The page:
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accent action admit Æneid agreeable appear beauty blank verse Cæsar Chap circumstances color congruity connected degree Demetrius Phalereus dignity disagreeable distinguished distress effect elevation emotion raised emotions produced epic poem epic poetry equally Euripides example expression external signs Falstaff feeling figure final cause Fingal foregoing former garden give grandeur gratification hand Hence Henry IV Hexameter human ideas Iliad imagination impression instances Julius Cæsar kind language less manner means melody mind motion Mourning Bride nature never novelty observation occasion opposite ornaments Othello painful Paradise Lost passion pause perceived perceptions person pleasant emotion pleasure poem propensity proper proportion propriety qualities reason regularity relation relish remarkable resemblance respect Richard II ridicule risible rule scarcely sense sensible sentiments Shakspeare simile sion sound spectator Spondees sublime succession syllables taste termed thee things thou thought tion tone uniformity variety verse words writer
Page 371 - And I will lay it waste: It shall not be pruned, nor digged; But there shall come up briers and thorns: I will also command the clouds that they rain no rain upon it. For the vineyard of the Lord of hosts is the house of Israel, And the men of Judah his pleasant plant: And he looked for judgment, but behold oppression; For righteousness, but behold a cry.
Page 112 - Why, man, he doth bestride the narrow world, Like a Colossus ; and we petty men Walk under his huge legs, and peep about To find ourselves dishonourable graves.
Page 352 - Wilt thou upon the high and giddy mast Seal up the ship-boy's eyes, and rock his brains In cradle of the rude imperious surge ; And in the visitation of the winds, Who take the ruffian billows by the top, Curling their monstrous heads, and hanging them With deafning clamours in the slippery clouds, That, with the hurly, death itself awakes ? Canst thou, O partial sleep!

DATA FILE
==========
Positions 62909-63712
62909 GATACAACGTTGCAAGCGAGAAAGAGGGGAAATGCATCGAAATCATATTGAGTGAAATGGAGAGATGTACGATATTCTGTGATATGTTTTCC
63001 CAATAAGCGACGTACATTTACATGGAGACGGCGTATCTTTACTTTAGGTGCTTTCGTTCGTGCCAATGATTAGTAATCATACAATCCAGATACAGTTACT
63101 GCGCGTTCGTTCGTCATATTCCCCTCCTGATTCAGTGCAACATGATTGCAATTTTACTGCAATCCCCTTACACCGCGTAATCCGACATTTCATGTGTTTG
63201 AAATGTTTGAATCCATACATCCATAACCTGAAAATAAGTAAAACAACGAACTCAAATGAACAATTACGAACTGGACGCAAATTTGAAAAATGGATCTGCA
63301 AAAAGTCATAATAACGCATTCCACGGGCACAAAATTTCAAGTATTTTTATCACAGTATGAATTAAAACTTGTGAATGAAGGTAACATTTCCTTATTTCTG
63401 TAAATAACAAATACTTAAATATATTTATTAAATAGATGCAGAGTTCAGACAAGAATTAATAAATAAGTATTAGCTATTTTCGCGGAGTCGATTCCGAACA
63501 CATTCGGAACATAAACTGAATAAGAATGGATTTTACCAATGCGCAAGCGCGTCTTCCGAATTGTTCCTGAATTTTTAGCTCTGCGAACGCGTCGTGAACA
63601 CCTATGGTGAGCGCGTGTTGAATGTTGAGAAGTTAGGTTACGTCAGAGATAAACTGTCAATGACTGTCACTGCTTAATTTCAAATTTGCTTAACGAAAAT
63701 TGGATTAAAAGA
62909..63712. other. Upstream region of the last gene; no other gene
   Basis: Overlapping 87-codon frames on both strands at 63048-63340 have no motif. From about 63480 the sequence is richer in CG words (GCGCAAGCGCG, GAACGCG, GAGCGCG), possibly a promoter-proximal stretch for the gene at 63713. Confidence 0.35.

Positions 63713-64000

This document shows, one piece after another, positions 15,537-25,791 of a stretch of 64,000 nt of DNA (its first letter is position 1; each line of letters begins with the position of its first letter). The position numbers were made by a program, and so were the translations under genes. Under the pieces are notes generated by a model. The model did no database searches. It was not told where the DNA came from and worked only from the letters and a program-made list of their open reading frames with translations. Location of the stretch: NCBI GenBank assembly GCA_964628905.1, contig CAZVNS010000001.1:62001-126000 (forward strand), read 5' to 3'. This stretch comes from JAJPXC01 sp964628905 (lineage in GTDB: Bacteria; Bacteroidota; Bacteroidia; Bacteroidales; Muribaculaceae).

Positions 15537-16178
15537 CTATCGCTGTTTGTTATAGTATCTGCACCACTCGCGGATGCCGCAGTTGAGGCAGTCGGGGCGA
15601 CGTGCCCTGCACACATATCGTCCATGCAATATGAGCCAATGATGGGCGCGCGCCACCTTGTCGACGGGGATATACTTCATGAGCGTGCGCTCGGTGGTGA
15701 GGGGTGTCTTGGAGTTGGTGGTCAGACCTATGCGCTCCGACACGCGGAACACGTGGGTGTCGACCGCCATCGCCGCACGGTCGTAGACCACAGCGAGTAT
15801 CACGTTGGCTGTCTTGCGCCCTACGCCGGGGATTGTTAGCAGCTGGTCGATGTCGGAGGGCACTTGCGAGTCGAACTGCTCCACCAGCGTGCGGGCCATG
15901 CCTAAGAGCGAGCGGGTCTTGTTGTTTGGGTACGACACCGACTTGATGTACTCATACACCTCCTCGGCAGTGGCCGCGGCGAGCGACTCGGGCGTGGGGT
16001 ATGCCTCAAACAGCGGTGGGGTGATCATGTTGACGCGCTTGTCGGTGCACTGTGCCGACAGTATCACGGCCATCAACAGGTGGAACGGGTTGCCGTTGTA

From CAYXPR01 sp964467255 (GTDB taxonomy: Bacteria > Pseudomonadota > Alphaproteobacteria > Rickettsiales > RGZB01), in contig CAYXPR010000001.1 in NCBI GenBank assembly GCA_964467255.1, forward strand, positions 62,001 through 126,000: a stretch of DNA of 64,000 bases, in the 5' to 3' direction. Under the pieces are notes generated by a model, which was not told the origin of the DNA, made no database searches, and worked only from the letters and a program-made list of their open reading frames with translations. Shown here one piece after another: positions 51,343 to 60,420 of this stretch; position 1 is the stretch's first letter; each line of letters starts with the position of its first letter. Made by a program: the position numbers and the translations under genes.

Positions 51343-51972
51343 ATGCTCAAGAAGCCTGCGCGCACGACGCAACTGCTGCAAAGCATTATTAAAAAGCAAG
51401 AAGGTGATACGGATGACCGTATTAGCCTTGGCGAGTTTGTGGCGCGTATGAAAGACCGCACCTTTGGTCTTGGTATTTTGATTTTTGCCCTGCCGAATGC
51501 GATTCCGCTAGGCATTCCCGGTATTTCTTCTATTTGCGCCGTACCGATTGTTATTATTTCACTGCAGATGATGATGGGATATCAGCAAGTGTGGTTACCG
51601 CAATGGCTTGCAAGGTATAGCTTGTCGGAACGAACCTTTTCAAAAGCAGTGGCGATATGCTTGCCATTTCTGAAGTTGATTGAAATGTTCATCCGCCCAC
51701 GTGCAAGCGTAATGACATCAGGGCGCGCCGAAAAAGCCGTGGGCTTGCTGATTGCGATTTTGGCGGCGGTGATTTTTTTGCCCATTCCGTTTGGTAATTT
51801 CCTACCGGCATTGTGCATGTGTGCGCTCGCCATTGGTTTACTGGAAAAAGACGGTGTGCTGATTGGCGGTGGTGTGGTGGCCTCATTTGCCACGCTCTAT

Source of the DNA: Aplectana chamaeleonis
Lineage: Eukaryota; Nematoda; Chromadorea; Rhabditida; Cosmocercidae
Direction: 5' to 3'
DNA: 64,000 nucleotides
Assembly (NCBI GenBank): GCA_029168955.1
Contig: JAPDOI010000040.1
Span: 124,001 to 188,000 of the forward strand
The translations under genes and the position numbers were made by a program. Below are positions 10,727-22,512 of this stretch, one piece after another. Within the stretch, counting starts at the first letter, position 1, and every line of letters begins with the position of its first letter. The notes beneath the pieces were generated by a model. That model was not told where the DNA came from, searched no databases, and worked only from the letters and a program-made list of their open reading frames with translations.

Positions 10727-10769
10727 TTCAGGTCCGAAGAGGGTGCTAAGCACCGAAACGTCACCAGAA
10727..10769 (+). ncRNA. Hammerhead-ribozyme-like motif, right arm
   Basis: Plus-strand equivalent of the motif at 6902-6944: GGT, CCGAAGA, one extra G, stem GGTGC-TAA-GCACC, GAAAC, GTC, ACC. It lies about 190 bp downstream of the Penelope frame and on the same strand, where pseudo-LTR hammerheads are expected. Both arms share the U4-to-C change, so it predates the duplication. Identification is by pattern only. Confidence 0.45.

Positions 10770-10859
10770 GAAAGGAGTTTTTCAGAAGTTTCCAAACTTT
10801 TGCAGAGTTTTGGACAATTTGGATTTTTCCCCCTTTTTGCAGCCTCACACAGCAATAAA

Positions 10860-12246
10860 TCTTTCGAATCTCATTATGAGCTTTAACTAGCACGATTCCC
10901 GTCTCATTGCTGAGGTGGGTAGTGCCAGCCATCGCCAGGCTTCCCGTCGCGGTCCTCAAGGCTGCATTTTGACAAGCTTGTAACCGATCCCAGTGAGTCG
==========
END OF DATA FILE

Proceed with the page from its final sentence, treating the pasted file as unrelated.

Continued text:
Page 314 - Favours to none, to all she smiles extends ; Oft she rejects, but never once offends. Bright as the sun, her eyes the gazers strike, And, like the sun, they shine on all alike. Yet graceful ease, and sweetness void of pride, Might hide her faults, if Belles had faults to hide ; If to her share some female errors fall, Look on her face, and you'll forget them all.
Page 397 - There are a sort of men, whose visages Do cream and mantle, like a standing pond ; And do a wilful stillness* entertain, With purpose to be dress'd in an opinion Of wisdom, gravity, profound conceit...
Page 352 - For within the hollow crown That rounds the mortal temples of a king, Keeps death his court ; and there the antic sits, Scoffing his state, and grinning at his pomp...
Page 218 - Poor naked wretches, wheresoe'er you are, That bide the pelting of this pitiless storm, How shall your houseless heads and unfed sides, Your loop'd and window'd raggedness, defend you From seasons such as these ? O, I have ta'en Too little care of this ! Take physic, pomp ; Expose thyself to feel what wretches feel, That thou mayst shake the superflux to them, And show the heavens more just.
Page 114 - tis to cast one's eyes so low ! The crows, and choughs, that wing the midway air, Show scarce so gross as beetles. Half way down Hangs one that gathers samphire ; dreadful trade ! Methinks he seems no bigger than his head. The fishermen, that walk upon the beach, Appear like mice ; and yon' tall, anchoring bark, Diminished to her cock ; her cock, a buoy Almost too small for sight.
Page 112 - The lives of many. The cease of majesty Dies not alone; but like a gulf doth draw What's near it with it: it is a massy wheel, Fix'd on the summit of the highest mount, To whose huge spokes ten thousand lesser things Are mortis'd and adjoin'd; which, when it falls, Each small annexment, petty consequence, Attends the boisterous ruin. Never alone Did the king sigh, but with a general groan.